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Mar 12, 2010

U.S. lawmakers press Pakistan on Lashkar-e-Taiba

WASHINGTON (Reuters) – U.S. lawmakers urged the Obama administration on Thursday to focus more attention on Lashkar-e-Taiba militants and push Islamabad harder to rein in the Pakistan-based group blamed for the 2008 Mumbai attacks.

“This group of savages needs to be crushed,” said Gary Ackerman, chairman of the House of Representatives subcommittee on the Middle East and South Asia.

Mar 10, 2010

Drug abuse is problem among Afghan police recruits

WASHINGTON (Reuters) – Drug abuse is a big problem in Afghanistan’s police force, with four of every 10 recruits testing positive for illicit substances in some areas, said a report by the investigative arm of the U.S. Congress.

The Government Accountability Office said the illicit drug trade posed a major challenge to the U.S.-led counter-insurgency campaign in Afghanistan, which produces 90 percent of the world’s opium.

Mar 9, 2010

Lawmakers’ tiff reveals complex U.S.-Pakistan ties

WASHINGTON (Reuters) – A weekend tiff involving lawmakers from Pakistan’s tribal areas and airport security personnel in the United States underscores how tough it is to reverse years of U.S.-Pakistani mistrust.

The six lawmakers were en route from Washington to New Orleans on Saturday when two were tagged for further screening at the capital’s airport — scrutiny they found insulting. They scrapped their two-week U.S. trip, which was sponsored by the State Department, and went home midway through.

Mar 6, 2010

U.S. inspection finds problems at Kabul embassy

WASHINGTON (Reuters) – A U.S. government report cast doubt on the future success of the civilian side of the new U.S. strategy in Afghanistan, with diplomats stretched to the limit and morale challenged at the embassy in Kabul.

The State Department inspector general’s office, in a report completed last month and posted on the department’s website, listed 89 formal recommendations for the embassy as well as 42 “informal ones,” from greater oversight of government spending to a more realistic workload for staff.

Mar 5, 2010

U.S. hones message machine in Afghanistan, Pakistan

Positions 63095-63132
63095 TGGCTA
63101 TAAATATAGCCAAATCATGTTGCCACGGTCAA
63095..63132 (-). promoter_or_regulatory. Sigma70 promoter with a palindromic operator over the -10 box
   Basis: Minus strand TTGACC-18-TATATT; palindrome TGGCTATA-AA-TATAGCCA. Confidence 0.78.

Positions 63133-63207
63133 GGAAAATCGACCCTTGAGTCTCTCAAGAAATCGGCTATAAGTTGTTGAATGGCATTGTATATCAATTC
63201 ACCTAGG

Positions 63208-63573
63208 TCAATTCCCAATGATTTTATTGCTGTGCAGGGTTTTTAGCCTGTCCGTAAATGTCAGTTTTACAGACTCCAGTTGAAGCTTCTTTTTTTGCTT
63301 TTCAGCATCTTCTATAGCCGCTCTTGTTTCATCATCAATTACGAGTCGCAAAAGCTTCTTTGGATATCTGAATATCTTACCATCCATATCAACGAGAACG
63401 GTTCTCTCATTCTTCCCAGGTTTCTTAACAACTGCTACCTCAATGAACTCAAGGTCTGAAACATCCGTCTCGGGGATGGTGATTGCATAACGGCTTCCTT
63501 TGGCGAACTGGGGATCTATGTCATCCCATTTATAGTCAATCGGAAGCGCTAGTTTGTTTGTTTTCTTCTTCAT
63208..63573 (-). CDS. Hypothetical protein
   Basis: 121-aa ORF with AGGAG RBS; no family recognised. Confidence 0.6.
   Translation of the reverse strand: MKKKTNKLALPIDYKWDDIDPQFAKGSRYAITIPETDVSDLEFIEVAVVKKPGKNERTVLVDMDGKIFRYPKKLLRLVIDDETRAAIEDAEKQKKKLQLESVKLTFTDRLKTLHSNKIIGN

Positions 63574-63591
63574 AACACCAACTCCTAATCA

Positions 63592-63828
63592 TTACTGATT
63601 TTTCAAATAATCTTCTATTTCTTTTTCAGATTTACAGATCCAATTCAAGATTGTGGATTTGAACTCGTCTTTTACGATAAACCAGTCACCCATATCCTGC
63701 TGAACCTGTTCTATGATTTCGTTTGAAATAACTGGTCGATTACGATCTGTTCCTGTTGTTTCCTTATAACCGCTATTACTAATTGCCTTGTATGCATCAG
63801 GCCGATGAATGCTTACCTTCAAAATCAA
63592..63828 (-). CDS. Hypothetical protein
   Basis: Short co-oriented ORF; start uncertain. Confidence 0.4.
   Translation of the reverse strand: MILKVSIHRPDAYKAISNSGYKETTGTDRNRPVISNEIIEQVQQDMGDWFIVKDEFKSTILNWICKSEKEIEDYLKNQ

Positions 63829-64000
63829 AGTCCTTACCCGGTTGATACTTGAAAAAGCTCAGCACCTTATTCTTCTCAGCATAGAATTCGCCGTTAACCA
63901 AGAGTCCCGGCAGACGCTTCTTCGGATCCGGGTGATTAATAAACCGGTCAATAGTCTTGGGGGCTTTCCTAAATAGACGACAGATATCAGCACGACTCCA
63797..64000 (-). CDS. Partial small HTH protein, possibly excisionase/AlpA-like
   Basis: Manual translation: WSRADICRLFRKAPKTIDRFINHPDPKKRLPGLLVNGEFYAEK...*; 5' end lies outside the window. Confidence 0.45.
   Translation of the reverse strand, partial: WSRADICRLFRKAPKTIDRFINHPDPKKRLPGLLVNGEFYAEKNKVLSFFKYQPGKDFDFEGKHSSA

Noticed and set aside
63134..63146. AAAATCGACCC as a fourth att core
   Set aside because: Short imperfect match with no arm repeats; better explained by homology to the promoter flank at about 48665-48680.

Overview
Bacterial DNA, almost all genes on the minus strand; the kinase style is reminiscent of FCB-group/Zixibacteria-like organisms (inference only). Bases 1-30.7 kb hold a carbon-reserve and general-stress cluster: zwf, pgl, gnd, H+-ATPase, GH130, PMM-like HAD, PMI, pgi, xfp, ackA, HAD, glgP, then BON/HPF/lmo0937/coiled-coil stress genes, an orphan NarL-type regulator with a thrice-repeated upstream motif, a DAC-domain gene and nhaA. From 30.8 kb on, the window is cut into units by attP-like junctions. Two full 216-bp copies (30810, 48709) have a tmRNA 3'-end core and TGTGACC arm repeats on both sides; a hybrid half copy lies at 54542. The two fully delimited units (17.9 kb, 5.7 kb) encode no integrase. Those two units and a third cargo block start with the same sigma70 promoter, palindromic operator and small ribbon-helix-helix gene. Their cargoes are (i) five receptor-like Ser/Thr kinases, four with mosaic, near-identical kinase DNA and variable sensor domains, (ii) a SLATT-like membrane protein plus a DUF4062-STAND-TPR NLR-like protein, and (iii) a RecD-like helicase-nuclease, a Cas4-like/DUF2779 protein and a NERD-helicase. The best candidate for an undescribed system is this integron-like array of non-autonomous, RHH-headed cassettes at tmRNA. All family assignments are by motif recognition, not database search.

WASHINGTON (Reuters) – In an area where conspiracy theories are a growth industry, the Obama administration is trying to overhaul its message machine in Afghanistan and Pakistan while using new tools to fight extremism.

The Taliban, al Qaeda and others have for years sought to dominate the air waves and Internet by getting anti-American propaganda out quickly while the U.S. government’s public relations efforts lagged behind as messages were cleared back in Washington.

Mar 2, 2010

U.S. critical of latest Afghan government moves

WASHINGTON, March 2 (Reuters) – The United States chastised Afghanistan’s government on Tuesday for planned curbs on media freedom and for blocking foreign observers from a U.N.-backed electoral group, but stopped far short of threatening to withhold aid.

U.S. Special Representative to Afghanistan and Pakistan Richard Holbrooke said he and U.S. Secretary of State Hillary Clinton would raise their concerns with the Afghan government after restrictions were proposed this week on news coverage of Taliban strikes.

"It is pretty obvious that we support a free press. We don’t like restrictions on the press," Holbrooke told reporters when asked about new media guidelines to be announced by Afghanistan’s government soon.

In another irritant to Washington, President Hamid Karzai recently issued a decree that foreign observers would be removed from the five-member Electoral Complaints Commission, a watchdog group responsible for reviewing voter fraud.